How Effective Are Different Welfare-to-Work Approaches? Five-Year Adult and Child Impacts for Eleven Programs. Impacts on Household and Personal Circumstances


This chapter examines the effects of employment- and education-focused programs on a variety of outcomes meant to capture the household and personal circumstances of families in the NEWWS Evaluation, such as sample members' household composition, relationships with other household members and with people outside the household (such as colleagues at work), and housing status.

Policymakers and researchers have increasingly come to recognize that welfare recipients' household and personal circumstances may influence the long-term impacts of welfare-to-work programs as well as mediate the impacts of these programs on children. For example, as welfare recipients go to work or increase their hours of employment, a spouse, partner, or extended family member may provide important support, particularly by caring for young children. The financial contribution of other members of the family or household may also play an essential role in moving a family out of poverty and into long-term self-sufficiencyВ  particularly since, as demonstrated in earlier chapters, these programs do not necessarily increase respondents' total income. The quality of personal and other relationships and housing status can also influence employment and other economic outcomes. For instance, welfare recipients who must contend with verbal or physical threats or who are worried about leaving their children alone at home in an unsafe neighborhood may have difficulty getting a job and keeping it.

At the two-year follow-up, few of the 11 welfare-to-work programs evaluated were found to have effects on marriage or additional births (that is, the number of children born since random assignment).(1) This chapter examines whether these programs produced impacts on these and related outcomes five years after study entry. In addition, for six programs in three sites, it examines program impacts on measures not examined at the two-year pointВ  specifically, measures of physical and nonphysical employment-related and domestic abuse by intimate partners or others.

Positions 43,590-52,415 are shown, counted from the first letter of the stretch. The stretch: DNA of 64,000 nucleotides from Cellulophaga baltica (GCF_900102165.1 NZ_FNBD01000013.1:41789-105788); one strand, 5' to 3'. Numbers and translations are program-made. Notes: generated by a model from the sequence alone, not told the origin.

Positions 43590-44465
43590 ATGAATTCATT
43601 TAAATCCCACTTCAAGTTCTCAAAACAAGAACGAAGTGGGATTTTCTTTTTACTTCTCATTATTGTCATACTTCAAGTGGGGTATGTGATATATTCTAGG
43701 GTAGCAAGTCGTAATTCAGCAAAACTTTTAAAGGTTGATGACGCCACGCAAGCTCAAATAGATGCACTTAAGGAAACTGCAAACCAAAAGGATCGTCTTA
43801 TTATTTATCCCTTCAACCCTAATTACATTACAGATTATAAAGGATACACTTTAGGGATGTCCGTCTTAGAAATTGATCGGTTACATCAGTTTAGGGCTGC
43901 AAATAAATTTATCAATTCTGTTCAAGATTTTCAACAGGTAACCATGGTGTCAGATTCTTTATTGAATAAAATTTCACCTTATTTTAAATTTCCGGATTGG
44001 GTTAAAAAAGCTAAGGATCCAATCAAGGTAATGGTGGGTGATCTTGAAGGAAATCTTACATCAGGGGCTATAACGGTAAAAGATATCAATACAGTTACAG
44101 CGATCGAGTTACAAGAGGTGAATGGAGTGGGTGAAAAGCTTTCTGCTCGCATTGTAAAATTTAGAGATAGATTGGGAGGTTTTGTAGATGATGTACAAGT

Earlier chapters in this report presented impacts on employment, earnings, welfare receipt, and income for the full sample in the evaluation. This chapter examines outcomes and impacts for the Five-Year Client Survey sample, which included sample members in Atlanta, Grand Rapids, Riverside, and Portland (for details, see Chapter 2). In general, as discussed in Appendix I, the pattern of impacts for the client survey sample and the administrative records sample were similar for the LFA and HCD programs in Atlanta and Grand Rapids. The Riverside LFA program produced larger reductions in welfare and, consequently, larger losses in income for the client survey sample than for the full sample, and the Riverside HCD program produced larger increases in earnings, and, consequently, smaller losses in income for the client survey sample than for the full sample. The effects of the Portland program were also much less positive for the client survey sample than for the full sample. Thus, generalizations concerning how the Portland program effects on economic outcomes, especially those documented in earlier chapters, may have affected the outcomes described in this chapter should be made with considerable caution. Furthermore, it is important to remember that many of the family outcomes examined in this chapter were measured at the time of the five-year survey or during the last year of follow-up, by which time the control group embargo had been lifted in Atlanta and Grand Rapids.

The outcomes presented in this chapter depict important aspects of sample members' livesВ  as a representative subsample of welfare recipientsВ  and, thus, are noteworthy whether or not program impacts occurred. For this reason, hypotheses are followed by a descriptive analysis of selected outcomes that are of particular interest in terms of welfare and employment policy: marriage, living with unrelated adults and reports of domestic abuse. The chapter discusses program impacts and, briefly, links between effects on these aspects of sample members' lives and program practices and program effects on employment.